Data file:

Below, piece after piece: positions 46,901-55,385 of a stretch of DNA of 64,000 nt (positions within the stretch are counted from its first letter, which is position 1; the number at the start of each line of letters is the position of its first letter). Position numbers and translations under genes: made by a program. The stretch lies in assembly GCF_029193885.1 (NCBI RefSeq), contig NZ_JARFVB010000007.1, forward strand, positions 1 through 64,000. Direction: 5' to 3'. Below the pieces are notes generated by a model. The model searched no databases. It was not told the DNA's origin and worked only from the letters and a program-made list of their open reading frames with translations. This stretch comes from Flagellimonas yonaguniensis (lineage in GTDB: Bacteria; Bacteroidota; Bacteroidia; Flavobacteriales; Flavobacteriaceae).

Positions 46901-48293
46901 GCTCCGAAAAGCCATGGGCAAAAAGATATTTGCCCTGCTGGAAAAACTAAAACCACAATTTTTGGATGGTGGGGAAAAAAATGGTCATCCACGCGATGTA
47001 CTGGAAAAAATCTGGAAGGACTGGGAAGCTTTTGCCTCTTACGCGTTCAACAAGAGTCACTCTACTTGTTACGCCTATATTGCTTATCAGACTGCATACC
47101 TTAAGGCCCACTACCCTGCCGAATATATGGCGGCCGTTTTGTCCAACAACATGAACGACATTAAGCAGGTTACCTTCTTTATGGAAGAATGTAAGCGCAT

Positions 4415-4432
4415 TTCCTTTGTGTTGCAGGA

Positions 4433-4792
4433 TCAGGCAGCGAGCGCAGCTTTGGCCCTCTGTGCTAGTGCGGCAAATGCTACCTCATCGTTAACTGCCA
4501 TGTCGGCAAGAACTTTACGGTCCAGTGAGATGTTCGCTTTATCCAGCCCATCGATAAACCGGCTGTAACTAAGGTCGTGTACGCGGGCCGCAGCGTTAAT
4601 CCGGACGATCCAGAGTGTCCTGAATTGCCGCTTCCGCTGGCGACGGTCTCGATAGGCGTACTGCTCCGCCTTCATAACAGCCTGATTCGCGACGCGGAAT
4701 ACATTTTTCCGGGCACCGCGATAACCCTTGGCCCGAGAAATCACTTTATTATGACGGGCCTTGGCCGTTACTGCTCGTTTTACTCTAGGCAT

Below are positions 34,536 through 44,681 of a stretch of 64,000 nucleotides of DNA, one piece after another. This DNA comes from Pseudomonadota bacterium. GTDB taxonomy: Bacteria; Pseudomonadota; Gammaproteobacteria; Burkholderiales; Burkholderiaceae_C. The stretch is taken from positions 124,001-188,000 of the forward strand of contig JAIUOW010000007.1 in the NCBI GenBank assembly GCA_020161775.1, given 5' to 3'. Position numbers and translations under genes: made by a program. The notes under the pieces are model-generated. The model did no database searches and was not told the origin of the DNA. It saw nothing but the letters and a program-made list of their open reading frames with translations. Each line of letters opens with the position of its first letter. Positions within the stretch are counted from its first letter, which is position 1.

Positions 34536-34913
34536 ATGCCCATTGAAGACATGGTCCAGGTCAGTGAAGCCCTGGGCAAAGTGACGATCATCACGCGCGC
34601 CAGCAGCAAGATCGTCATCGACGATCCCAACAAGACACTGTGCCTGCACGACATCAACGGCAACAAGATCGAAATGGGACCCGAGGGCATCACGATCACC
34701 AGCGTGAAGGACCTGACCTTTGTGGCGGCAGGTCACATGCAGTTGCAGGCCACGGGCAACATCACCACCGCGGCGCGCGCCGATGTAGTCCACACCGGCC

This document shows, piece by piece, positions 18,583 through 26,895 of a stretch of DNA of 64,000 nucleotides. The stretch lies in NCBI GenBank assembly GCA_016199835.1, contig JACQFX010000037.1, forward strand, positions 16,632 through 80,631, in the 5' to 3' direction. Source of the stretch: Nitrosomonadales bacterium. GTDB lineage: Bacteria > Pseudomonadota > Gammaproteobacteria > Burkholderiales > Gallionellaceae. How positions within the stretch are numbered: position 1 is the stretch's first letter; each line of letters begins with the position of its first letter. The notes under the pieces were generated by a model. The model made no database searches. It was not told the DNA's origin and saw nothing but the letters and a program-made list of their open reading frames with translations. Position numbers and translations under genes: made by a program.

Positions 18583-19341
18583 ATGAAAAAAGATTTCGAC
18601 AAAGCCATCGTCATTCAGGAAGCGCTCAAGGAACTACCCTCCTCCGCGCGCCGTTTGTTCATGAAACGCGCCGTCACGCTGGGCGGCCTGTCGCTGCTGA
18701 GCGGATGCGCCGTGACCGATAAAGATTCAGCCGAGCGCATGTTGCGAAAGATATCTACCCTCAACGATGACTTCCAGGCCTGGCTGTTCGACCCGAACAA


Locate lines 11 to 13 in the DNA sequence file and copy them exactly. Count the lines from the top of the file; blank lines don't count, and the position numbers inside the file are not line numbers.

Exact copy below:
4601 CCGGACGATCCAGAGTGTCCTGAATTGCCGCTTCCGCTGGCGACGGTCTCGATAGGCGTACTGCTCCGCCTTCATAACAGCCTGATTCGCGACGCGGAAT
4701 ACATTTTTCCGGGCACCGCGATAACCCTTGGCCCGAGAAATCACTTTATTATGACGGGCCTTGGCCGTTACTGCTCGTTTTACTCTAGGCAT

Below are positions 34,536 through 44,681 of a stretch of 64,000 nucleotides of DNA, one piece after another. This DNA comes from Pseudomonadota bacterium. GTDB taxonomy: Bacteria; Pseudomonadota; Gammaproteobacteria; Burkholderiales; Burkholderiaceae_C. The stretch is taken from positions 124,001-188,000 of the forward strand of contig JAIUOW010000007.1 in the NCBI GenBank assembly GCA_020161775.1, given 5' to 3'. Position numbers and translations under genes: made by a program. The notes under the pieces are model-generated. The model did no database searches and was not told the origin of the DNA. It saw nothing but the letters and a program-made list of their open reading frames with translations. Each line of letters opens with the position of its first letter. Positions within the stretch are counted from its first letter, which is position 1.